Monday June 17, 2019

Forward with Education & Reason

Kwik Trip’s Ties to Trump, Walker PDF Print E-mail
Written by Matt Rothschild, Wisconsin Democracy Campaign   
Friday, 19 August 2016 08:13

Kwik TripMADISON - When Donald Trump came to Wisconsin on Tuesday, we noticed that he went to a fundraiser sponsored by the owners of Kwik Trip. So we wondered who else those owners supported, right here in Wisconsin. Here’s the answer:

Kwik Trip owners boost Trump, Wisconsin GOP

brad_schimelAnother big story this week was the filing by Attorney General Brad Schimel, who urged the U.S. Supreme Court not to take the John Doe II appeal. His filing was, to say the least, galling:

Schimel has WMC dirt on his hands in John Doe II filing

We also posted two items on some of the consequences of the disastrous rewrite of the campaign finance law enacted last December. One story noted that the increase in donation limits allowed some of the richest people in Wisconsin to give even more than ever:

Higher contribution limits net $251K more for legislative, statewide officeholders

And the other one noted how the new law has made it harder to figure out who may be getting sweetheart deals from our elected officials:

New campaign finance reporting laws shroud, mock transparency

I hope you like this week’s offerings.


P.S. If you appreciate our dogged pursuit of the money trail, please send us a tax-deductible donation by clicking here or by mailing it to 203 S. Paterson St, Suite 100, Madison, WI 53703.

We Need to Get Serious About Equal Economic Opportunity in Milwaukee PDF Print E-mail
Written by Citizen Action of Wisconsin, Robert Kraig   
Thursday, 18 August 2016 13:16

milw-riot-2016MILWAUKEE - Over the weekend, another young black man lost his life and civil unrest exploded in MIlwaukee.

Our hearts go out to all the residents of Milwaukee’s Sherman Park neighborhood who have experienced this weekend’s civil unrest, to the family of the young man who lost his life, and to the peace officers who have put their lives on the line to protect public safety. As public order is restored, it is important we take stock of what happened, and what we have to do together to create a Wisconsin where everyone has an equal chance to live a fulfilling life.

kraigAlthough the violence and property destruction seemed spontaneous to outsiders, for many African American residents it was a predictable outpouring of frustration flowing from unbearable racial inequality and exclusion. Shocking statistics support this, as the Milwaukee metro area has for many years consistently ranked among the worst in the country for African Americans across a variety of indicators including, segregation, incarceration rates, black male nonemployment, child poverty, and many others.

African Americans in Milwaukee, who came during the Great Migration to work and work hard and claim their piece of the American Dream, where drawn by the plentiful opportunities to work in union manufacturing jobs. They have borne the brunt of deindustrialization since the late 1970s. According to the UWM Center for Economic Development, the percentage of African Americans working in manufacturing declined from 54.3% in 1970 to 14.7% in 2009.

Last Updated on Thursday, 18 August 2016 13:37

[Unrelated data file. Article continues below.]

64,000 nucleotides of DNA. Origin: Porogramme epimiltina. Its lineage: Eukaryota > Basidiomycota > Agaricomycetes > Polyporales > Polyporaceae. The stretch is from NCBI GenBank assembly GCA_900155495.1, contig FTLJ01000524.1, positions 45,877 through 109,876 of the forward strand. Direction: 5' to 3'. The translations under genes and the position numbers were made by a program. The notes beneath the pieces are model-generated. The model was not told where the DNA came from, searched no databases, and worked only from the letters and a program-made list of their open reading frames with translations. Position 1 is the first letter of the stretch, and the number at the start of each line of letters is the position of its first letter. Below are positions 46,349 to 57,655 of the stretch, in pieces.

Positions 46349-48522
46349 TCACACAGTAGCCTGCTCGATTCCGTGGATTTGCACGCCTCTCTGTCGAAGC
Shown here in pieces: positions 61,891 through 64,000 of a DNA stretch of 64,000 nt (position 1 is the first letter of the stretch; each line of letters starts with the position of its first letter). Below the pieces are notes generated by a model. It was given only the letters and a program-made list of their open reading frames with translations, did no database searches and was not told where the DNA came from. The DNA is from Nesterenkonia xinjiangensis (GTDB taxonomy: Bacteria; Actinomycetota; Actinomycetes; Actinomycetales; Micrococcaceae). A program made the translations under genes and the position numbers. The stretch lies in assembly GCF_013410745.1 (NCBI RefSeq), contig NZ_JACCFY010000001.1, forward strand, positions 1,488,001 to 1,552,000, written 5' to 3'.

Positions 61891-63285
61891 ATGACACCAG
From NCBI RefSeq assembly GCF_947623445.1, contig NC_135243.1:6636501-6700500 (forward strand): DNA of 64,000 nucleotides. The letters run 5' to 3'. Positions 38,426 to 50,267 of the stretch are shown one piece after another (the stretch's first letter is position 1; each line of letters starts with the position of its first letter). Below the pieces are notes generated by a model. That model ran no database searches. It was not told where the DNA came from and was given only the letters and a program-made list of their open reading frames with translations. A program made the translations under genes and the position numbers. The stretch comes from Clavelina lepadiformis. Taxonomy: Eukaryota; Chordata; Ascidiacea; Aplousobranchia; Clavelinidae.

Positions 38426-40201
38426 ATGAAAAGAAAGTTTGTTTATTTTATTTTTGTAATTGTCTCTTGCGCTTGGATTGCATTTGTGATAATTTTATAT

Blue Jean Nation "A league of their own" PDF Print E-mail
Written by Mike McCabe, Blue Jean Nation   
Tuesday, 09 August 2016 11:43

nonpartisan-leagueMany Americans distrust both of the country’s major political parties this year, especially young voters, but is there another option?

ALTOONA, WI - Here we sit, with most Americans deeply dissatisfied with and alienated from both of the country’s major political parties. This condition is likely to worsen before it gets better, as young Americans are especially disgusted with the two major parties.

For the time being, the clear majority of Americans are feeling doomed to either sit out elections and surrender their vote or engage in the distasteful exercise of Lesser Evil Voting. The only alternative to LEV they can see is voting for a minor party like the Greens or Libertarians, and visions of spoiler candidates and wasted votes dance in their heads at the thought.

There is another option, but it is one scarcely remembered because it hasn’t been tried in a very long time despite proving successful in the past.

In the early 1900s, farmers in North Dakota were at the mercy of powerful cartels and couldn’t get fair prices for their grain or credit at a reasonable interest rate. They were at the mercy of powerful cartels. In hopes of getting out from under the thumb of the out-of-state tycoons who were gouging them, they banded together to form a political organization called the Nonpartisan League (NPL).

Some say the NPL was the idea of a former Socialist Party organizer named Albert Bowen. Others figure it was the brainchild of flax farmer-turned-political agitator A.C. Townley. One way or the other, Townley and Bowen teamed up and Townley was soon driving across the state in a Model T Ford spreading the word about the NPL. Bowen and Townley enlisted tens of thousands of followers.

Last Updated on Wednesday, 10 August 2016 11:54
Have an Opinion about Your Internet Connection? PDF Print E-mail
Written by Kathleen Vinehout, State Senator 31st District   
Monday, 08 August 2016 16:44

internet-ruralThis survey on Internet access now being conducted by the Public Service Commission will paint a more accurate picture of broadband coverage in Wisconsin. Participate and your responses will help inform lawmakers on how to bring our state into the twenty-first century.

Last Updated on Monday, 08 August 2016 19:28
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